Behind the controversy is what company ultimately controls Germany’s fiber optic telecom future. DT argues since it has spent the most money necessary to bring limited optical fiber connectivity to Germany, it should not have to share access to that network equally with its competitors. Hoettges said that would allow companies like United to profit from his company’s investments. To attract additional investment, DT wants control over the fiber optic network it is slowly building.

Dommermuth argues the country cannot wait the significant number of years it will take DT to expand that network on its own, which is why he proposes a consortium, with each member company paying a portion of the costs relative to its market share.

Comcast Boosting Broadband Speeds in the Northeast

Comcast is raising internet speeds of several of its XFINITY internet service plans in the northeastern United States as it continues to battle Verizon’s fiber to the home network FiOS.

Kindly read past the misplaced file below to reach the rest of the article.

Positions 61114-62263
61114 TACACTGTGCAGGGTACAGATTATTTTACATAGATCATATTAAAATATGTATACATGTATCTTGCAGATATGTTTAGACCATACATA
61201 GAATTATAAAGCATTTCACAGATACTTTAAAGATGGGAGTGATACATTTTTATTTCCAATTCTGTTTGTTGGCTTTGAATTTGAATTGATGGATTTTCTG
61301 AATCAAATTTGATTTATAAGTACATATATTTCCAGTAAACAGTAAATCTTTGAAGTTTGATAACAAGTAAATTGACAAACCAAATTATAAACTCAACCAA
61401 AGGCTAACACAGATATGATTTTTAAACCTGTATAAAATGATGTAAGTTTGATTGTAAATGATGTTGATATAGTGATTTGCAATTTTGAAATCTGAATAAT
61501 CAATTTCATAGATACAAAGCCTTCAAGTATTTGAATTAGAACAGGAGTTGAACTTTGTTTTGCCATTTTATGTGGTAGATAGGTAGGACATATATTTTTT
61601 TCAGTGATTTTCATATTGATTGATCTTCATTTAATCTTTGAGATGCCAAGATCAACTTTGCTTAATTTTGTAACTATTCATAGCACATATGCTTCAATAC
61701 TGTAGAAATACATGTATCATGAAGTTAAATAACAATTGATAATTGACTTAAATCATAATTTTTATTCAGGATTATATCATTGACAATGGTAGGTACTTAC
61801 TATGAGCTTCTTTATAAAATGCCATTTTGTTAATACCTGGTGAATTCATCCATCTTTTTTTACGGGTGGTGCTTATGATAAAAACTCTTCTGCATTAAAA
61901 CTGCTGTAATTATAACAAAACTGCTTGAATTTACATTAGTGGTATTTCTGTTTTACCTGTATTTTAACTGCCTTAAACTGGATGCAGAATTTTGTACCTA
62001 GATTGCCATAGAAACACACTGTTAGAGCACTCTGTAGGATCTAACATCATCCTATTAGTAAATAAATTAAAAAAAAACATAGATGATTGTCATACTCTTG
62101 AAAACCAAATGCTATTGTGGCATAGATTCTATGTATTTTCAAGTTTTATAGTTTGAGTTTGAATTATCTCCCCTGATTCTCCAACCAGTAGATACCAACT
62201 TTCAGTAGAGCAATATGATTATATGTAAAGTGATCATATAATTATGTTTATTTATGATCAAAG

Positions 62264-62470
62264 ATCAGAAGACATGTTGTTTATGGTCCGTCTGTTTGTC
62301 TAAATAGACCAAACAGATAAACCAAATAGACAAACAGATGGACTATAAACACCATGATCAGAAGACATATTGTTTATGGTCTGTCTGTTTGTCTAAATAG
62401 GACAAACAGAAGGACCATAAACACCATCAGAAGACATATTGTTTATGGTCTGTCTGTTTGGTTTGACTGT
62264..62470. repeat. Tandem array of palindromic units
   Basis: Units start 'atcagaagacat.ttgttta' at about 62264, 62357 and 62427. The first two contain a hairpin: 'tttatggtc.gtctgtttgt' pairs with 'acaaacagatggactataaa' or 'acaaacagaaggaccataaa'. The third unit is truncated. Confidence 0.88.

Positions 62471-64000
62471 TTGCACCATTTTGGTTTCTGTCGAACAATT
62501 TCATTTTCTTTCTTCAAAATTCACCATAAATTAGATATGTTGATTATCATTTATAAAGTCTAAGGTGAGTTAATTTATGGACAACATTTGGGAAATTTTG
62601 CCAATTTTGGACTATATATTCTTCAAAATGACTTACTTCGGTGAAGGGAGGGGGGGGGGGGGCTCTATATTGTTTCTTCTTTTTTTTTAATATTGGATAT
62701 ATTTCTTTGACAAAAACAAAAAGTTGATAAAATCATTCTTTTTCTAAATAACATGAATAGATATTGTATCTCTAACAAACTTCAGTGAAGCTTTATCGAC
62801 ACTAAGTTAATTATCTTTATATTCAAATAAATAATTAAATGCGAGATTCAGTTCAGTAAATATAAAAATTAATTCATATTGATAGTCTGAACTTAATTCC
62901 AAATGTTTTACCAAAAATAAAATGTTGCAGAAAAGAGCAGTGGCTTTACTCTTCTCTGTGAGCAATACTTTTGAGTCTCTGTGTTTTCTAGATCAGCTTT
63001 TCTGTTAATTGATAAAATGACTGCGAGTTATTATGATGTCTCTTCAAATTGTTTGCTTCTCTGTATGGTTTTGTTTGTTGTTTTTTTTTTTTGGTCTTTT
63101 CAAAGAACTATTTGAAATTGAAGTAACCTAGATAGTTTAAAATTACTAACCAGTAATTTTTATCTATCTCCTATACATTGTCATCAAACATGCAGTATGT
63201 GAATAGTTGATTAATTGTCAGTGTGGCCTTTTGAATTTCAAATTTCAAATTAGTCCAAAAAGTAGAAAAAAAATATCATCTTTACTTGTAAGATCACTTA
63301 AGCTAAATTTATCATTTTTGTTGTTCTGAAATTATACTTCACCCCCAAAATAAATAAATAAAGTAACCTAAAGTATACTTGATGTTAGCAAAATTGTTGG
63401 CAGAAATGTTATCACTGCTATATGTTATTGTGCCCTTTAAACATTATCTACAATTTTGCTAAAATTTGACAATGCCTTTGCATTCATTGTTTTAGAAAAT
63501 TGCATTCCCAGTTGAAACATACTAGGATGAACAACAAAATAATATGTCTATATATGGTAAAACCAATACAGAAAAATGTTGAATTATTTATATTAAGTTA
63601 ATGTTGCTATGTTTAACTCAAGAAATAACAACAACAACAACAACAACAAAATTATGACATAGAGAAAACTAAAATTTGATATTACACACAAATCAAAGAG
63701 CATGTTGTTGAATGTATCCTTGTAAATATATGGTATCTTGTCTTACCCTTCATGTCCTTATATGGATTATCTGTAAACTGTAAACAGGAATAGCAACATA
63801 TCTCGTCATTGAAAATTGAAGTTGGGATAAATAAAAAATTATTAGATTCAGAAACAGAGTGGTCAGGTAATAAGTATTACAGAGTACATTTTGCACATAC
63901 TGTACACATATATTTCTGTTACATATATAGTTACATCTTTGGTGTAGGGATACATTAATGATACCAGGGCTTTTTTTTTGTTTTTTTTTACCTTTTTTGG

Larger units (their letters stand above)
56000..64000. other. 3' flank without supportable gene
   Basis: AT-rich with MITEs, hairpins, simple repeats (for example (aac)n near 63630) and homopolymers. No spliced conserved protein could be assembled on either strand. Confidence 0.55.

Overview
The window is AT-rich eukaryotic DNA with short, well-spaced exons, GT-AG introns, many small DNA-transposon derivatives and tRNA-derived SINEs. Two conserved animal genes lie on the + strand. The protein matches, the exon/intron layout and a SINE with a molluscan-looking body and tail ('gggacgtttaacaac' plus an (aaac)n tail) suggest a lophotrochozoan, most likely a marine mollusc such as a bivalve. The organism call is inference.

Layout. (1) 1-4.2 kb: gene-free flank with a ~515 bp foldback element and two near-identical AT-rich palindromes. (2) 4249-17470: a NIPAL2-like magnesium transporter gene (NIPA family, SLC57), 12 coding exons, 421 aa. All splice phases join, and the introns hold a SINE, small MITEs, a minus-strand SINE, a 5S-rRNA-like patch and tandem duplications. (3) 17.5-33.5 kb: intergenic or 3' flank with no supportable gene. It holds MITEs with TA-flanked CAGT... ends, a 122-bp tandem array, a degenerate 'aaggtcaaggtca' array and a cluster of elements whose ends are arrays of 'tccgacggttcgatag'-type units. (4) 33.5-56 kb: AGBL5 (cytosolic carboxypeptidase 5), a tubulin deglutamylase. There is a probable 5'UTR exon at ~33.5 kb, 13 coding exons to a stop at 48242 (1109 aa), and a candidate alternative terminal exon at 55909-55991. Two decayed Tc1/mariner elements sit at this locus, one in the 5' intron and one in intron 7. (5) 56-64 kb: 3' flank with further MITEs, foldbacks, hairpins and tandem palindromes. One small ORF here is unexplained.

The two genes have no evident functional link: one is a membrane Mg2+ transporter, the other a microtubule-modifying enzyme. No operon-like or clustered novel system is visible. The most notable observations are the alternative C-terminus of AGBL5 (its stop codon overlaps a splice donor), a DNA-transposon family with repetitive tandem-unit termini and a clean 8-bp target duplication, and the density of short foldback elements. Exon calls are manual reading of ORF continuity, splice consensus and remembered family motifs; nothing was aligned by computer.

“With new devices coming online for consumers every day, we’re committed to offering the fastest speeds and the best features and overall experience so our customers can take advantage of the technology available,” said Kevin Casey, president of Comcast’s Northeast Division. “We’ve increased speeds 17 times in the last 17 years, and continue to invest to deliver a fast, innovative and reliable experience in and out of the home.”

  • Blast download speeds increase from 200 Mbps to 250 Mbps
  • Performance Pro download speeds increase from 100 Mbps to 150 Mbps
  • Performance download speeds increase from 25 Mbps to 60 Mbps
  • Starter download speeds increase from 10 Mbps to 15 Mbps

Most customers can expect to see an average increase of 35-50 Mbps of enhanced download speed starting sometime this month. There is no news if upload speeds are affected. It may be necessary to briefly unplug your cable modem to reset to the new speeds.

The changes will affect customers from Maine to Virginia. Comcast has already increased broadband speeds in parts of the midwest and west coast. The cable company says 80% of its internet customers now subscribe to broadband speeds of 150 Mbps or more.


Comcast Needed Help to Let Them Know Their Broadband Pipes Were Full